Whenever you hear ‘Part 4’ with a film, it’s human nature to shudder. So I don’t blame anyone for going into Scream 4 with skepticism. However, I went in with teenage exuberance – I seriously had butterflies in my stomach when the trailers ended and I heard the first sounds of a phone ringing. I was not disappointed.
15 years after the original Woodsboro murders, Sidney Prescott (Neve Campbell) has finally come out of the darkness, literally and figuratively, by promoting her new book which tells her perspective of the original massacre. It’s only fitting that Sid’s last stop on the book tour is her old stomping grounds. It’s also only right that Dewey (that’s SHERIFF Riley, to you!), played by David Arquette, and Gail Weathers-Riley (Courtney Cox) are married and also living in Ghostface’s hometown.
Sidney’s cousin Jill (Emma Roberts) is the new black sheep of the town, with a direct bloodline to “the angel of death”, as Sidney is known by the town’s new batch of high school babes and stud muffins. Jill has the usual bunch of high school pals – jailbait gals and smart ass guys who believe they can protect those gals. But when guts start getting misplaced again by a new Ghostface, Sidney is immediately Target Numero Uno, back to being the tormented babe who has death seemingly nipping at her heels with every step and no one is safe!
Sheriff Riley is on the case, while newswoman-turned-writer Gail is foaming at the mouth not only to catch the killer, (by now one could argue that Gail Weathers is one of the most efficient villain hunters in horror cinema history, this side of Van Helsing) but to add a spark to her writing career as well.
Sidney, Dewey, and Gail offer comfy nostalgia, with Dewey’s air-headed lines and Gail’s wonderful bitchiness supplying the laughs. Sidney gets to kick some serious ass, and make room on your list of memorable quotes for Ms. Campbell after this one!
Scream 4’s cast is top-notch. Hayden Panettierre of TV’s Heroes does an excellent job as Kirby, Jill’s best friend and virtual reincarnate of Sidney’s best friend, Tatum from the original film – a foul mouthed beauty who’s more than willing to put up her dukes if need be. Rory Culkin is entertaining rocking an Eddie Vedder ‘do to play Charlie, an off-kilter movie buff – Randy Meeks would be proud. But it’s Emma Roberts’ turn as Sidney’s cousin that really gives this installment its life. Her character morphs splendidly as the film evolves. Kudos goes to the brains behind the film for collecting the same kind of great up-and-coming cast as they did for the original.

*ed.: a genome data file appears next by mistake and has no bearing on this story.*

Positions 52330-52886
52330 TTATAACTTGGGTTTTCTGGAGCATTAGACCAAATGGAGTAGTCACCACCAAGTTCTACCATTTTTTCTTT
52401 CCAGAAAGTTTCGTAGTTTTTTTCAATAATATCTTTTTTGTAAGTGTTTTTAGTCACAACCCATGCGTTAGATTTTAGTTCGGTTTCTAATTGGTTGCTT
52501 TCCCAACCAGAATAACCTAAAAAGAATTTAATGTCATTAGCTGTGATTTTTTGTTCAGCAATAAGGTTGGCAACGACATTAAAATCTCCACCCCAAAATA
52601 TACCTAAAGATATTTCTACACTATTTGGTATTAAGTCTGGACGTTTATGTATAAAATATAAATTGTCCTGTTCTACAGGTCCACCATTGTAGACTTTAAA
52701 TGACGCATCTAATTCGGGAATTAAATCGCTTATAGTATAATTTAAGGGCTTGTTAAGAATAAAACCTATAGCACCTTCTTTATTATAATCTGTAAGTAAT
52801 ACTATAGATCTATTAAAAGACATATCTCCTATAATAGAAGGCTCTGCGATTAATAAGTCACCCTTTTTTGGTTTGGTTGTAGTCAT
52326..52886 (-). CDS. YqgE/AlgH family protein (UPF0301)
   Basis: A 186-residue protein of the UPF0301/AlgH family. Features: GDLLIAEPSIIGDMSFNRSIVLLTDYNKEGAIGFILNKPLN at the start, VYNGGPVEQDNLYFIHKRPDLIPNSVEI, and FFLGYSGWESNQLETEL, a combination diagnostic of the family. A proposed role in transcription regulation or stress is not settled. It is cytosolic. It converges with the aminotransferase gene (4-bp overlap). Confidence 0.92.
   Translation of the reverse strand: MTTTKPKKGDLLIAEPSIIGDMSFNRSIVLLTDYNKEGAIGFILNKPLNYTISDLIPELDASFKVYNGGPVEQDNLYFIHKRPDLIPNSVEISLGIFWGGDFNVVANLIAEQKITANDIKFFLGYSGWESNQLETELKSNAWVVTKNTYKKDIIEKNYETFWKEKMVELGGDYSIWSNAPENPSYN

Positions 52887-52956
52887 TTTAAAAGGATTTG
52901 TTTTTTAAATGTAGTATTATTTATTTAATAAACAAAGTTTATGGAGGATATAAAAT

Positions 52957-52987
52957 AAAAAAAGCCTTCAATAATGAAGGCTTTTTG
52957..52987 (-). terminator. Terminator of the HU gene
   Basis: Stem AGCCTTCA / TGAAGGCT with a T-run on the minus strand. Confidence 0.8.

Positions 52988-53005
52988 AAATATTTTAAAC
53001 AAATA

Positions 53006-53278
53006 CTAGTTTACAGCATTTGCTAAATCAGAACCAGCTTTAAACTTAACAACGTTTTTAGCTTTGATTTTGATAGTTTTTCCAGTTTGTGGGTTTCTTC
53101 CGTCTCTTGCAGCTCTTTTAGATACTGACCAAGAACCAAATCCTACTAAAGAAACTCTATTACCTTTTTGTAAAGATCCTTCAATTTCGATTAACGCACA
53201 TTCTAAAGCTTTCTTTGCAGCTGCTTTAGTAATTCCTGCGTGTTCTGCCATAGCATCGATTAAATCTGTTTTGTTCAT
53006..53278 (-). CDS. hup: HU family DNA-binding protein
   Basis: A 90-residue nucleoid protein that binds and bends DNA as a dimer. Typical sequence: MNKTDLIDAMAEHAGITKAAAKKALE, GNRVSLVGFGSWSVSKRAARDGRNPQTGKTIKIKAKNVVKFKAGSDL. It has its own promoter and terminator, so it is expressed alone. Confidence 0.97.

With a robust body count deliciously seasoned with intense deaths and lots of the red stuff, Scream 4 truly does a solid job of keeping the audience guessing. And without giving away any spoilers, the “rules” are as important as ever. Credit has to go to Wes Craven and Kevin Williamson for reviving a franchise that writer Ehren Kruger tried his best to kill with his much-maligned third installment. If you’re as fortunate as I was to see Scream 4 in a theater that resembled the madhouse theater in Scream 2’s opening scene, the atmosphere only adds to the experience.
It’s hard to keep things fresh after an innovative original, and while Scream 2 was a blast, I will be putting Scream 4 right beside the first film. Scream 4 not only stands tall alongside the new millennium’s horrors, it also breathes new life into a helluva fun franchise. I’ll be waiting with bated breath for a fifth installment.